Got that? Legado is about Montreal’s history. Also inclusivity and the future. Also interconnectivity between communities and nations. So, you know, Spanish. Let me stress here that I have nothing against the choice of Spanish, nor do I think it is out of place in a city like Montreal. But, and this is the key thing, the pseudo-philosophical explanation Quo Vadis goes out of its way to give for the choice is purest, vaguest bullshit. It makes no connection whatever — least of all any “historical” connection — between the choice it is ostensibly explaining and the reasons it articulates for that choice. It just offers some pleasant globalist drivel and then, in classic corporate bullshit-artist fashion, changes the subject with a nonsensical question. (The answer, by the way, is no.) It cares about history exactly as much as it cares about any other form of advertising, and for exactly the same reasons.


It should go without saying that this is, of course, to be expected from a real estate developer. My real question is: what does it mean for a university to rubber-stamp this sort of bullshit? Maybe nothing, but I have a few thoughts. My first thought is that it is at least a lot less damaging than for that same university to rubber-stamp a whole formal scholarly report that treats opposition to asbestos as an emotional outburst, as it did not too long ago. So as corporate infiltration of the university goes, this is at worst a very mild case. My second thought is that the more obvious problem in this particular case is surely that it appears to involve recruiting unpaid art students (and at least one university course) to compete to provide a large and permanent piece of PR for a private real estate developer.[2] Both seem like bigger issues, overall, than the rhetorical plays noted above.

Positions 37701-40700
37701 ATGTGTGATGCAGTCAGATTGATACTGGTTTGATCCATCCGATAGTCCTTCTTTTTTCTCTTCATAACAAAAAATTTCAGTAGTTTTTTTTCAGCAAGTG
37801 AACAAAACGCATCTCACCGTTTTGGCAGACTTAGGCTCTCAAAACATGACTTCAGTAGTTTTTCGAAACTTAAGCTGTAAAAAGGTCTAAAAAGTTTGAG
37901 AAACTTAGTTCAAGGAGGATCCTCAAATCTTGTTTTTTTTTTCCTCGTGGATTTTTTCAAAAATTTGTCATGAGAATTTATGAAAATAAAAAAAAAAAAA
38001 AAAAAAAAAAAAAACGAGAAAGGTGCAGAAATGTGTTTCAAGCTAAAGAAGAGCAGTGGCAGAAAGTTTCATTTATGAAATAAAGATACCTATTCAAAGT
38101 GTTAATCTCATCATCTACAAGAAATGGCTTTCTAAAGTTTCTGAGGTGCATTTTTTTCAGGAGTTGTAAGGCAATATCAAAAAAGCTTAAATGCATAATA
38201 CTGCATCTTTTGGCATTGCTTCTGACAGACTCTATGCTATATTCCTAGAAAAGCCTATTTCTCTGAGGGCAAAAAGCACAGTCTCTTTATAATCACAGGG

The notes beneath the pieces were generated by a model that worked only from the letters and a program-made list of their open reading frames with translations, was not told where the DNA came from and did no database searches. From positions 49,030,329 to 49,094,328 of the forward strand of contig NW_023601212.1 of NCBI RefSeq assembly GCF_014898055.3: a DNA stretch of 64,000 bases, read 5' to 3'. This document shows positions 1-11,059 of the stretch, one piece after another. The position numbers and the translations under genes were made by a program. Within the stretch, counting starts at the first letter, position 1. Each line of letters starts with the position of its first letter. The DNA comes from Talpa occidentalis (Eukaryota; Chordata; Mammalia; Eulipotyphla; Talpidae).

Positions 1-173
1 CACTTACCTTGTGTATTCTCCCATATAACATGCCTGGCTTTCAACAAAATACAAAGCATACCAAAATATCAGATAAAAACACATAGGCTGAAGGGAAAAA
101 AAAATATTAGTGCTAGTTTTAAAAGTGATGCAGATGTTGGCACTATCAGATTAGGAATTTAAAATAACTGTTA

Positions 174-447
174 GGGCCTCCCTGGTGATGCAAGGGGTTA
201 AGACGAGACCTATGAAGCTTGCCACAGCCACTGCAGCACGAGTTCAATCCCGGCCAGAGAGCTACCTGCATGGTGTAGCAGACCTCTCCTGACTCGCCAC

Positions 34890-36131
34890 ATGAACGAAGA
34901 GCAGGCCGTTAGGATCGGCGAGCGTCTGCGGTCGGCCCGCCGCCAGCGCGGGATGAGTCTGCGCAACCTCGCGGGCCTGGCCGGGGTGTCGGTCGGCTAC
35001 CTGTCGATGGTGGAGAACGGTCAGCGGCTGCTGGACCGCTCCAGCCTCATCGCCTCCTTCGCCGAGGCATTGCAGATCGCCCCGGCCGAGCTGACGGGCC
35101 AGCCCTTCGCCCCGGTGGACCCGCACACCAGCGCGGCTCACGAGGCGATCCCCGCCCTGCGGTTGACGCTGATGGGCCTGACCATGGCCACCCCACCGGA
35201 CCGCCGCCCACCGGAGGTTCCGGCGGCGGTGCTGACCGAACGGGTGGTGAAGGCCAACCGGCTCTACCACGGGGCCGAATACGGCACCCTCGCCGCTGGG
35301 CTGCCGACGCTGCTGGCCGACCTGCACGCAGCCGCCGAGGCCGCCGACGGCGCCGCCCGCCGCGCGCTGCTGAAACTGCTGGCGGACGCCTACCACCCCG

Still, the histories people tell, and the purposes for which they tell them, matter. I’d like to think the same holds true — though perhaps not in quite the same sense — for private corporations and public institutions, universities not least. What does it mean when an institution entrusted with educating people in history, with housing, promoting and in some ways vetting historical research, is at the same time enthusiastically and very publicly engaged in the cynical reduction of history to a way of selling real estate? I don’t know the answer, but two paths towards possible answers suggest themselves.

One — which I’m tempted to guess might be most senior academic historians’ take — is that these are two different sides of the university that need never meet. If so, it’s a little sad (cue the violins) that an academic institution should be so much more excited about PR pseudo-history than about the work and shape of its own history department. But at least there’s no mystery about why that should be. So perhaps it doesn’t really mean anything, except that the competition for attention and resources goes on, alongside the mostly phony struggle for faculty governance.

The other path, to stick with my hastily chosen metaphor, leads instead to a junction of these two different histories, under the sign of return on investment, employability, and transferable skills. This may not be as far-fetched, or as far off, as it sounds. After all, if we already have an Fine Arts course for artistic pitches to a specific developer, there’s no obvious reason — formally speaking — why we couldn’t have a history course for developing historical “narratives” that specific businesses can use. We are supposed to be on the lookout for new forms of engagement with potential employers — what better way than to let them come right in? Bad as the first path is, this path worries me more.

I once asked a senior administrator whether, after all the enthusiasm he’d shown for the proliferation of initiatives like this one, he saw any similarly exciting future for research or teaching that could not be directly applied to policy or turned into salable product. He seemed taken aback. “Yes,” he said. But he didn’t go on.

Notes

[1] For an interesting and critical read on the history and historical memory of Griffintown, however, I can recommend Matthew Barlow’s recent book.
[2] The course looks like it provides very useful training, but then so do a lot of unpaid and exploitative internships. The ethical question is distinct from the practical one.